For Labour, it’s bitching season with confessionals from people with books to sell like Cherie Blair, Lord Levy and, much more surprisingly, John Prescott who, until now, I’ve had a lot of time for. While it’s clear that Frank Field, the welfare state theorist who simply didn’t make the grade as a minister, is guilty of wishful thinking when he predicts Brown’s demise, Gordon must feel like Julius Caesar.
Yet summer and autumn 2007 saw Telegraph opinion writers fretting that the Brown Bounce would deliver Labour a victory of 1997 proportions. The key to winning over the electorate is to show leadership. Brown had had to deal with the bombing of Glasgow Airport, the floods and foot and mouth and performed admirably through it all. Thankfully, we’ve not faced a similar crisis since and, fatally, he’s been transformed into a ditherer.
Any major political party is a coalition of interests and views, with those factions who haven’t got their way keeping quite when elections are being won, only to say ‘I told you so’ when things don’t look so good.
Those who like to think themselves on the left of the Labour Party, including some whose hearts still flutter at the sight of Stalinist military displays, are pushing a May Manifesto. I might agree with most of this, but it’s vague, simplistic back of a fag packet stuff. It also contains some silliness, like the claim that public services are being privatised. Awarding contracts to private businesses does not amount to taking control of those services out of public hands and where it delivers value for money to taxpayers is a very good thing. Meanwhile, there’s no credit for the creeping nationalisation of frontline NHS services. While still a minority, more and more GPs and dentists are leaving the private sector to be employed directly by the NHS and work out of NHS run facilities and this too is a very good thing. More to the point, the May Manifesto’s impact will be negligible.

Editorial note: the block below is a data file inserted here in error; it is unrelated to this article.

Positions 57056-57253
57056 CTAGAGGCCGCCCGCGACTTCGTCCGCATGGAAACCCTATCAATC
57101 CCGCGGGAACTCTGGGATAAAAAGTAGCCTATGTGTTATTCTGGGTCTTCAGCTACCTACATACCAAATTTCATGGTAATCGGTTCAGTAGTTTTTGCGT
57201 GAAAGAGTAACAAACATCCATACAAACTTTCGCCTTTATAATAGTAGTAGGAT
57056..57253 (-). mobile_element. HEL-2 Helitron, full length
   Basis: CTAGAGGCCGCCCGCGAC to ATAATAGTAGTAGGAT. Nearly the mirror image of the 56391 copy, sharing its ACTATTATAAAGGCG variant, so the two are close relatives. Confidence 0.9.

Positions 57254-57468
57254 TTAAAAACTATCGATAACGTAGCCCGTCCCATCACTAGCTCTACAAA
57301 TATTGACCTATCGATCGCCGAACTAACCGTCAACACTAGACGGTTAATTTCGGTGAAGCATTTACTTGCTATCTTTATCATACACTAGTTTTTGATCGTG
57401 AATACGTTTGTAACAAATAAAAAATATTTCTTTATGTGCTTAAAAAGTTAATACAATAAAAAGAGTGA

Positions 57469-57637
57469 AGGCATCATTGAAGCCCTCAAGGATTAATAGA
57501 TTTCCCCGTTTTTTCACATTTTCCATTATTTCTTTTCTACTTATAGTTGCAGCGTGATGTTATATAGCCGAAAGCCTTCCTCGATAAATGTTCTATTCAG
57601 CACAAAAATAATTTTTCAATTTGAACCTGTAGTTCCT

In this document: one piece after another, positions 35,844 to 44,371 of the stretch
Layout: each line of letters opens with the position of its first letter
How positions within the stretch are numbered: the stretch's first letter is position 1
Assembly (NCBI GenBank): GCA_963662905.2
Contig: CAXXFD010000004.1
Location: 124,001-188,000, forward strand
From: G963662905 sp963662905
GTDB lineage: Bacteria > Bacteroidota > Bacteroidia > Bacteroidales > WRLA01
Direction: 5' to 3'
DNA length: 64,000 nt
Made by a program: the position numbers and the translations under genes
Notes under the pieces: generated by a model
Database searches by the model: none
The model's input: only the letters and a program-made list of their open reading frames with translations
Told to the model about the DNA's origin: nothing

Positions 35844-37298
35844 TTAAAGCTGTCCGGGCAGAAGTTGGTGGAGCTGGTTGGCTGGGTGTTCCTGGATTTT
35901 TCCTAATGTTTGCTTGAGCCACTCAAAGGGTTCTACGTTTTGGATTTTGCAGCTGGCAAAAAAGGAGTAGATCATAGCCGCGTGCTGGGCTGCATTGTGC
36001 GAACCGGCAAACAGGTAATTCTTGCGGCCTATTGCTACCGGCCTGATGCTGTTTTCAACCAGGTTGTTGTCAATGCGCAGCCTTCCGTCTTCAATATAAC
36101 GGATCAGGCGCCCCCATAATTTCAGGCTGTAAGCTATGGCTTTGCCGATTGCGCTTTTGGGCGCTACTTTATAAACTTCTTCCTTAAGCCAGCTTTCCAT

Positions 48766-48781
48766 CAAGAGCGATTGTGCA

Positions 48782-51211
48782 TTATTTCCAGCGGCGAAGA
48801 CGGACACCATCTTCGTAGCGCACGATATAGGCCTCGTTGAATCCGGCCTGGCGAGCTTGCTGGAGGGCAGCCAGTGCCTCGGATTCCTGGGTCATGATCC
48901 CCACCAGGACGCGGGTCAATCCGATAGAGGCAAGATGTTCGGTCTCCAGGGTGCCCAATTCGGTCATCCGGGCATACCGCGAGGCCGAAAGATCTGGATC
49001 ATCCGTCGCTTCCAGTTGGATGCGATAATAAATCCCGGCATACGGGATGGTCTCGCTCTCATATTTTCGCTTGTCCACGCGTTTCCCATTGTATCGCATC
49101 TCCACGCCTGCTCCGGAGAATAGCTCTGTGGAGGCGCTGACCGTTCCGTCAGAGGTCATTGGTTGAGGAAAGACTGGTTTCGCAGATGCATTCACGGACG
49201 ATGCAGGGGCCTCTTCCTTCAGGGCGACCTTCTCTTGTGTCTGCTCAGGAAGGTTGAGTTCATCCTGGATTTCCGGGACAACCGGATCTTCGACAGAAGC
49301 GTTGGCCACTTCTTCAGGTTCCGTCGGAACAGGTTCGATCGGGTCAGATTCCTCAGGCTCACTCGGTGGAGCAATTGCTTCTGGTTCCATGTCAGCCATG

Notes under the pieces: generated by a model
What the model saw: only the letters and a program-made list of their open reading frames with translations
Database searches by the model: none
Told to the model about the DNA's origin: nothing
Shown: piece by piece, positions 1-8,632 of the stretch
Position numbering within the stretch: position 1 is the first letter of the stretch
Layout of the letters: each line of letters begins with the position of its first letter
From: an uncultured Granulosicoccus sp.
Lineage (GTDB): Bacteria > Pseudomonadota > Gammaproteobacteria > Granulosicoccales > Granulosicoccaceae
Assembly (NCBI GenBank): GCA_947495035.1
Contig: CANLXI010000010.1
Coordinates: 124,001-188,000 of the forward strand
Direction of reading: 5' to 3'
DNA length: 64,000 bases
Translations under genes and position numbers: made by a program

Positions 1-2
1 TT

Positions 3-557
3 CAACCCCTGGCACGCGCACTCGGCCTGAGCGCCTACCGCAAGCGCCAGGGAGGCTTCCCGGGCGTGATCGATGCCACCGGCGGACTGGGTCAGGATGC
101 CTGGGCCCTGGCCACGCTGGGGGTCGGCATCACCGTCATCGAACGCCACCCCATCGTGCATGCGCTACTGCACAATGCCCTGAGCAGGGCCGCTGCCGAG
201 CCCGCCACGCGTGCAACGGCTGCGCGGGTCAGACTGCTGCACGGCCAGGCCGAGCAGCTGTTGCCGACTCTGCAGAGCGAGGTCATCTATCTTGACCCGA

The greater opportunity to move the left and pursue a social democratic agenda is handed to Brown by the Tory leader. David Cameron is still trying to position himself as a progressive, who cares about poverty, inequality and the environment. He even talks of turning the Crewe & Nantwich by-election into a referendum on the abolition of the 10p tax rate (not something he’d bring back, mind). So a vote for the Conservatives is a vote for Labour’s traditional goal of social justice.
The political right are fighting hard on tax with ever more hysterical claims, but with no pressure to take the country to the right, Gordon has a golden opportunity show real leadership and move leftward by promoting the just society to which the Tories pay only lip service.
The 10p tax mistake, say, could be largely mitigated by increasing the minimum wage; something a job creating economy could easily absorb (and it increases the tax take).